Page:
Here is a quick code that you need to include in your relying party’s global.asax file to setup a sliding window session for your federated / claims aware application.
void SessionAuthenticationModule_SessionSecurityTokenReceived(object sender, SessionSecurityTokenReceivedEventArgs e)
DateTime now = DateTime.UtcNow;
SessionAuthenticationModule sam = sender as SessionAuthenticationModule;
e.SessionToken = sam.CreateSessionSecurityToken(e.SessionToken.ClaimsPrincipal, e.SessionToken.Context, now, now.AddMinutes(1), e.SessionToken.IsPersistent);
e.ReissueCookie = true;
The above code sets the sliding window to 1 minute.
In some cases, you may need to retrieve the context of the RP at the IdP end after passing through the FP.
For example, your IdP may want to know the name of the RP for which the token is being sought (although this may not a good design). In such cases it is possible to retrieve the context of the RP if you are using ADFS as the federation provider.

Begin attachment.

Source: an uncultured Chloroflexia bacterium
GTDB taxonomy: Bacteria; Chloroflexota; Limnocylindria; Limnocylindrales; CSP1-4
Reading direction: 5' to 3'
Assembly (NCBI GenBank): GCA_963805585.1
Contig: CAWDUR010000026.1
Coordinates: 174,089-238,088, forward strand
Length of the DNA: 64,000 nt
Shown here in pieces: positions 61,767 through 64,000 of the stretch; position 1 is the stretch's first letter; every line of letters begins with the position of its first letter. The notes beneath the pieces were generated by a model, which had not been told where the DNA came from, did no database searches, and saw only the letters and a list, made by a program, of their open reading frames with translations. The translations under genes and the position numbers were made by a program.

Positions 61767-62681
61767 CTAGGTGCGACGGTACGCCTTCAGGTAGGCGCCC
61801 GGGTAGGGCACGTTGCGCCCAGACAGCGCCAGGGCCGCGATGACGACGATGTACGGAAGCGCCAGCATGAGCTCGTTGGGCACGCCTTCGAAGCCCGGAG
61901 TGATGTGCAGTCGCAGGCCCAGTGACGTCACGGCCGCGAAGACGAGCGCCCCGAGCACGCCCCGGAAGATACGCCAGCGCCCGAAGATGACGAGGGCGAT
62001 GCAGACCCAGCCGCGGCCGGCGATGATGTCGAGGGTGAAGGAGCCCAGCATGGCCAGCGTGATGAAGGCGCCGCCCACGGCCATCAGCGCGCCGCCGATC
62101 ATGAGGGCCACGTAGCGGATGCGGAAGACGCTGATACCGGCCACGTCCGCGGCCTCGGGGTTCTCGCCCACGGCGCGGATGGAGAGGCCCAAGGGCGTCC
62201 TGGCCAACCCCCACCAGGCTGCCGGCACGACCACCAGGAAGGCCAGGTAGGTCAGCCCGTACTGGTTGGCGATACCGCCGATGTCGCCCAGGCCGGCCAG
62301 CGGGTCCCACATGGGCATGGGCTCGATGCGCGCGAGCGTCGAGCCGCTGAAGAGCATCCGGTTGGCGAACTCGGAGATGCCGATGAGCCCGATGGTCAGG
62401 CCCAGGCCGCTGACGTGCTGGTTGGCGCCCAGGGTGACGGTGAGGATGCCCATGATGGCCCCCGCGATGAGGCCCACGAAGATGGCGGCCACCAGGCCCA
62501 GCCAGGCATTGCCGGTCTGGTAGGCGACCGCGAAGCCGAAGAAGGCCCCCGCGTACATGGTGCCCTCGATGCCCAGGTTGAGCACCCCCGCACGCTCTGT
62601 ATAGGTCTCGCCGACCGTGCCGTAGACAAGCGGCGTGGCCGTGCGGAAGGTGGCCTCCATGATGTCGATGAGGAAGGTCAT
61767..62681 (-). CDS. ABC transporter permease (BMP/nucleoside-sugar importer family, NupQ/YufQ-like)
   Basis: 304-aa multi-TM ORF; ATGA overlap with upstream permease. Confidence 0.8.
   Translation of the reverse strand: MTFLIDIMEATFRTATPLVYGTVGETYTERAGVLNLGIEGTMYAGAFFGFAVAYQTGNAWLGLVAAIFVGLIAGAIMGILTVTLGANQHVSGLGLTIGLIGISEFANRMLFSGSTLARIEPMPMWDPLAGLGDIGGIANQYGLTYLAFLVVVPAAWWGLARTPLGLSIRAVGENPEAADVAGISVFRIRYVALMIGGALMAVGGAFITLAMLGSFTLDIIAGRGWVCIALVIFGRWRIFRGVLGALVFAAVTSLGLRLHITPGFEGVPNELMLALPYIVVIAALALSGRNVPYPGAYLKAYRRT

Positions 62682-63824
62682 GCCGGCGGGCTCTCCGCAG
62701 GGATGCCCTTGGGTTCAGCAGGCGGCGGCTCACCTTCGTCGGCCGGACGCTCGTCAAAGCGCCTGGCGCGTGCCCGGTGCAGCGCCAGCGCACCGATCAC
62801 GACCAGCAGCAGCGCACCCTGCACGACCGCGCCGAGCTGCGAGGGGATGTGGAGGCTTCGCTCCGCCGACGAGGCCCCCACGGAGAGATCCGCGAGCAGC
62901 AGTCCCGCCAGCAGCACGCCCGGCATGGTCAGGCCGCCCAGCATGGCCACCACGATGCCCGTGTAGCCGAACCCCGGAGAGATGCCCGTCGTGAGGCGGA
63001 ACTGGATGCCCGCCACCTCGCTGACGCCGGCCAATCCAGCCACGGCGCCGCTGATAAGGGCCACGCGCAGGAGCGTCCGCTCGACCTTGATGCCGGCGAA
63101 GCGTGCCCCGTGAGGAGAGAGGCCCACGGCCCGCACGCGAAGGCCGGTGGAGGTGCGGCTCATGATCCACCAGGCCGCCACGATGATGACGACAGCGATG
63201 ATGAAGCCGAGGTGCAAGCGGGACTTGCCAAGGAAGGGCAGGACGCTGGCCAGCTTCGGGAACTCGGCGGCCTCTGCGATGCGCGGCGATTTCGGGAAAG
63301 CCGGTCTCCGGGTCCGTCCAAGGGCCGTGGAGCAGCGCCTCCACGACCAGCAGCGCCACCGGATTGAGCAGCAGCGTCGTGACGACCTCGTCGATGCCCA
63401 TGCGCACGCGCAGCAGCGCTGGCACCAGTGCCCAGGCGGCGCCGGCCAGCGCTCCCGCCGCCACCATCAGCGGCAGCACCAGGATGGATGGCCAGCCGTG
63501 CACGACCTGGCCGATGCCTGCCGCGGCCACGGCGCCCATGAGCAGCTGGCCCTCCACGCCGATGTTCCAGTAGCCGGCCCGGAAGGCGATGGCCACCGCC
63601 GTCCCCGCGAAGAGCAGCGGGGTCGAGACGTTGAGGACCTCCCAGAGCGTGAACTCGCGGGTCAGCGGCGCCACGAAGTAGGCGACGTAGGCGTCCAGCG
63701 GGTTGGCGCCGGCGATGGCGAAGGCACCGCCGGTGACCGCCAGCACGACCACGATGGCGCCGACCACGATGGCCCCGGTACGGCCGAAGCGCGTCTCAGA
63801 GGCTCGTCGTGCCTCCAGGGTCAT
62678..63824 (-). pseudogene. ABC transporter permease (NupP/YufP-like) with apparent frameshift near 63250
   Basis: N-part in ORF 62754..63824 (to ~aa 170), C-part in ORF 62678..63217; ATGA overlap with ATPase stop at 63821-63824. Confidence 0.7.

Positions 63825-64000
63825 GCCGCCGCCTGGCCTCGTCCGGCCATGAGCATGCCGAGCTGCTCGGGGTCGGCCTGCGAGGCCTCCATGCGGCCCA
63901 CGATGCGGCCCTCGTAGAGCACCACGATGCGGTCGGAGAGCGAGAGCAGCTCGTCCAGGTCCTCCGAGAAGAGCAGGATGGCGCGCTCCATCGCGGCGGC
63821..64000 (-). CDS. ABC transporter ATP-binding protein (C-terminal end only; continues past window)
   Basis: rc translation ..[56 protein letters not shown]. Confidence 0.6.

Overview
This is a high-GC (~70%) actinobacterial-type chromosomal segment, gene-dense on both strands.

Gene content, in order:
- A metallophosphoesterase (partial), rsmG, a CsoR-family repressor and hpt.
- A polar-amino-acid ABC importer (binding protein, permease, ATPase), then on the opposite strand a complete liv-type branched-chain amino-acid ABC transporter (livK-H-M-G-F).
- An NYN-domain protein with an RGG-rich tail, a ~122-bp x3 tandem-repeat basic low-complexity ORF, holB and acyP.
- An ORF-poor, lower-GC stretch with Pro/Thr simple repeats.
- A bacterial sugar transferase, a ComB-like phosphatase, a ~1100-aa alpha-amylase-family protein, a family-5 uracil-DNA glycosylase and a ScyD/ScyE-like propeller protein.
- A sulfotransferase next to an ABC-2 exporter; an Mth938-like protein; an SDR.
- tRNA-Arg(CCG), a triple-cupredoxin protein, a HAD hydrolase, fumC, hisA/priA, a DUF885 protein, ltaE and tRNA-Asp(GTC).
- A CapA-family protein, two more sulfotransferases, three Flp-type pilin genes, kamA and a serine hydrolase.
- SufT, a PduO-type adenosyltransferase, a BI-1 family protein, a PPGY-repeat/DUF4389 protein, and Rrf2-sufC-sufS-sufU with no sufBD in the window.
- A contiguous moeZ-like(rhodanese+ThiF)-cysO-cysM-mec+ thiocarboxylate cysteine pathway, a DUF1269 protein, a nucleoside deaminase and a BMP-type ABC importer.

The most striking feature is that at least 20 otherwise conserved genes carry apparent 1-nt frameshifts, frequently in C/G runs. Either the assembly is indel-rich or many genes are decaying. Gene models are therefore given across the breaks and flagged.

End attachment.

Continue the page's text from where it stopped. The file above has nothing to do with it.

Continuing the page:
By default, the ADFS server encodes all the original context information about the relying party within a cookie when redirecting the user to the IdP. However, if you go the web.config file of ADFS and change the following context element to false, you will see now that the url when accessing the IdP contains a huge queryString (about half a page long).
<context hidden=“true“ />
What has happened is, ADFS instead of putting the original RP context into a cookie has stored it on the URL itself, but the original query sting is nested within another queryString, so if you are using a custom STS as your identity provider, you can use the following code to retrieve the original context.
string wctx = Request.QueryString[“wctx”];
string baseUrl = System.Web.HttpUtility.ParseQueryString(wctx).Get(“BaseUrl”);
Uri uri = new Uri(baseUrl.Replace(“\”, “?”));
string wtRealm = System.Web.HttpUtility.ParseQueryString(uri.Query).Get(“wtrealm”);